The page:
The world of reality has its limits; the world of imagination is boundless.
—-Jean Jacques Rousseau
“What an imagination you have!”
Most writers have likely heard that a time or two, I know I have. Many non-writers seem to be in awe of what thoughts run though a writer’s mind. Some people seemed to be under the impression that a writer’s imagination is somehow different than the average person’s, that we posses the ability to think up the strange and unusual in a way they could only dream of.
I’m not so sure I agree.
Granted, as writers, we allow our imagination to unfold upon the page. It is not a private thing. Once it is written it is there for anyone and everyone to see. It is not the same thing as a thought. A thought is private, one we can choose to verbalize or keep to ourselves. What sets a writer apart from the rest of society? We write out our thoughts, create them into whole new world. We mould and meld them to suit ourselves. We write it down.
But imagination is not the only thing that a writer needs. It takes patience and a willingness to work with words, the same words over and over, as we move about phrases and sentences to produce the proper flow. We sometimes rewrite the same sentence many times before we get it right. Sometimes we even know the story well, yet we struggle to capture it on paper the way we envision it in our minds.
But the rest of you use your imaginations as well. How many times have you gone over a conversation with someone in your mind, struggling to express yourself coherently? Or have planned a set of circumstances for an event that has not yet happened and perhaps never will? Please don’t try to convince me that you’ve never taken an event say— someone being late for dinner—and spun a whole story around the what ifs and could haves of the situation. Don’t be ashamed. We all do it to some extent, some of us more than other. It could just mean that those of us who do it more often are the ones who exercise our imaginations more.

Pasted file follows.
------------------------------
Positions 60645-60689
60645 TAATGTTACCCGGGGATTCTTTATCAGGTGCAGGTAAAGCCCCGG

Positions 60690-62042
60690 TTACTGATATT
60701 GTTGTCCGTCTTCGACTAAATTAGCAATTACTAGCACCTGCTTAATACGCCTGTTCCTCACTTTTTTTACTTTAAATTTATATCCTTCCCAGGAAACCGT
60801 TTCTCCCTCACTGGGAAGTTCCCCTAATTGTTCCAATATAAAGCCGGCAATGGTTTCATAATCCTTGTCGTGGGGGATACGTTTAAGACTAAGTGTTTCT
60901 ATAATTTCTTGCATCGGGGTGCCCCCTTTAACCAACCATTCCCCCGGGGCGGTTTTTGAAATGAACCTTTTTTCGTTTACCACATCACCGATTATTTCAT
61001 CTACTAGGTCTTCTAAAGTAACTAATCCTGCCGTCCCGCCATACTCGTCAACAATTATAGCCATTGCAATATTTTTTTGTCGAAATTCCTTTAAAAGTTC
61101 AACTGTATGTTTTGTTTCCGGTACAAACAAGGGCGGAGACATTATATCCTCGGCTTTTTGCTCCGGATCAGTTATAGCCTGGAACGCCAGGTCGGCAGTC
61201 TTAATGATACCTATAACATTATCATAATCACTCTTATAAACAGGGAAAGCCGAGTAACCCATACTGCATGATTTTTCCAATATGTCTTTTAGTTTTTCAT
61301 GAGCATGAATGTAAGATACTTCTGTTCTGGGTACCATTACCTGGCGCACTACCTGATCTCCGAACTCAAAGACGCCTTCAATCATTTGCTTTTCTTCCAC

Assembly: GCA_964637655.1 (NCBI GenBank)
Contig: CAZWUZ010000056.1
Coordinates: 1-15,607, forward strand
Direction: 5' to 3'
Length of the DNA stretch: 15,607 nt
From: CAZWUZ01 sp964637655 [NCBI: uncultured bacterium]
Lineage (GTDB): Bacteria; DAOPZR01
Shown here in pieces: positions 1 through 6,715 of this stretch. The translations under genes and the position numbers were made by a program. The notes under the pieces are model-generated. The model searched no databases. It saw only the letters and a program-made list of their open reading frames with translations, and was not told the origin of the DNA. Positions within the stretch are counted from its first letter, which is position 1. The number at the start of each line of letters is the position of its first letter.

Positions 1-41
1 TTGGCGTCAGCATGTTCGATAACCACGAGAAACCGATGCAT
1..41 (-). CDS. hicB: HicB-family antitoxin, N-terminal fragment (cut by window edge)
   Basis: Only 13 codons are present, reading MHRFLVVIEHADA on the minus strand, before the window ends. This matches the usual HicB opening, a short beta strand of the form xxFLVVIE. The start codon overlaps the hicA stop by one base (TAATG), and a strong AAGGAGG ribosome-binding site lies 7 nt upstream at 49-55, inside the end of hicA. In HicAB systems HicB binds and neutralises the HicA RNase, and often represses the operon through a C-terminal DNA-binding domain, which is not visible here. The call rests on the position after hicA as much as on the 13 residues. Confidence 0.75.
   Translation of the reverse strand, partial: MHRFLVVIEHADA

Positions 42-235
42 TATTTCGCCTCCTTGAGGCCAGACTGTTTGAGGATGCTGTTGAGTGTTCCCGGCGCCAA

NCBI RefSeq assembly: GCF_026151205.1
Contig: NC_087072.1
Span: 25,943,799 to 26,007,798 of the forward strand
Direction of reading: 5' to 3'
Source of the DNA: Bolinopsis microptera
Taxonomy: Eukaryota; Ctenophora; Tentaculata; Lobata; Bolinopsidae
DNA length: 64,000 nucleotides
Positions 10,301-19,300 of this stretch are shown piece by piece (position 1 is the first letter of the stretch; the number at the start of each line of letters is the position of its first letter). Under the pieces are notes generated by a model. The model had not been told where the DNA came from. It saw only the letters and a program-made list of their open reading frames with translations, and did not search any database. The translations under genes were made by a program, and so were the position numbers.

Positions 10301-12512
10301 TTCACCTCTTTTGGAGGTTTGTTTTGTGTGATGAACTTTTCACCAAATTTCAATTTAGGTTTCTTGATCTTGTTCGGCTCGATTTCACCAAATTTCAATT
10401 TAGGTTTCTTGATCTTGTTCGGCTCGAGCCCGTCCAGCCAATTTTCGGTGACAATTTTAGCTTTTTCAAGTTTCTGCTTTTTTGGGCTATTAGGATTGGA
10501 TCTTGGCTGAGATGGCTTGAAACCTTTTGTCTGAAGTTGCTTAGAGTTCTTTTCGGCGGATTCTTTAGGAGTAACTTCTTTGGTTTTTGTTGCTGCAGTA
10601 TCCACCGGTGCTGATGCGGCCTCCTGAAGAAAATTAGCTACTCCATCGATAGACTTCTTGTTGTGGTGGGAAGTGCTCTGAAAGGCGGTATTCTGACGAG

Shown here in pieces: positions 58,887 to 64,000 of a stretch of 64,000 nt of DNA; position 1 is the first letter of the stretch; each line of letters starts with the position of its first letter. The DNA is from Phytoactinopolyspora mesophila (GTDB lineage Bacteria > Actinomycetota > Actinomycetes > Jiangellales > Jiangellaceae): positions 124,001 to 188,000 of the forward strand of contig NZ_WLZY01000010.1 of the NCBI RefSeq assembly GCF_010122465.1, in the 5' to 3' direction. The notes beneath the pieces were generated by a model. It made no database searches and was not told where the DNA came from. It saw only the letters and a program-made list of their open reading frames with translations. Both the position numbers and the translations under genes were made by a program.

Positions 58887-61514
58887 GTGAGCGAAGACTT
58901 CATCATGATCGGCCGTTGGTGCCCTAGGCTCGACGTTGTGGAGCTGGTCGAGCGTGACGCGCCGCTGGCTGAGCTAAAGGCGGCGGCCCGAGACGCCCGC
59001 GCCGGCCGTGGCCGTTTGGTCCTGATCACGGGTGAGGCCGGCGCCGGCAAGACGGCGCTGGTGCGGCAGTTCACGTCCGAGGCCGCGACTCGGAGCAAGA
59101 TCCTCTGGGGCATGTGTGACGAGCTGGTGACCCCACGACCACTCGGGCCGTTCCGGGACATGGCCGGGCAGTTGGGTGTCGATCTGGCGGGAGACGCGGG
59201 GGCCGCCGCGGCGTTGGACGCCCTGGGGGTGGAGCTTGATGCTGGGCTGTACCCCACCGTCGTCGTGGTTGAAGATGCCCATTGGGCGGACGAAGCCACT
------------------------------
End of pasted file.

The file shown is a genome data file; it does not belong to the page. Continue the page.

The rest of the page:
Words are not the only place where out imagination comes into play. Anytime we create something we hold a vision of it in our minds before we bring it into existence. I can’t imagine someone thinking that they do not have an imagination.
Some of us try and define imagination. We describe someone as having a good or bad imagination. We might label someone as having a wild or even vivid imagination. Sometimes, in exasperation, we might even claim that someone has no imagination whatsoever, but of course that is impossible. One thing I’m almost certain of, we do all have an imagination. If we have the ability to think I would challenge anyone who says they have never dreamed a what if in their life.
Just for the fun of it (because I’m such a fun person) if someone were to define your imagination in one word, what do you imagine that word would be?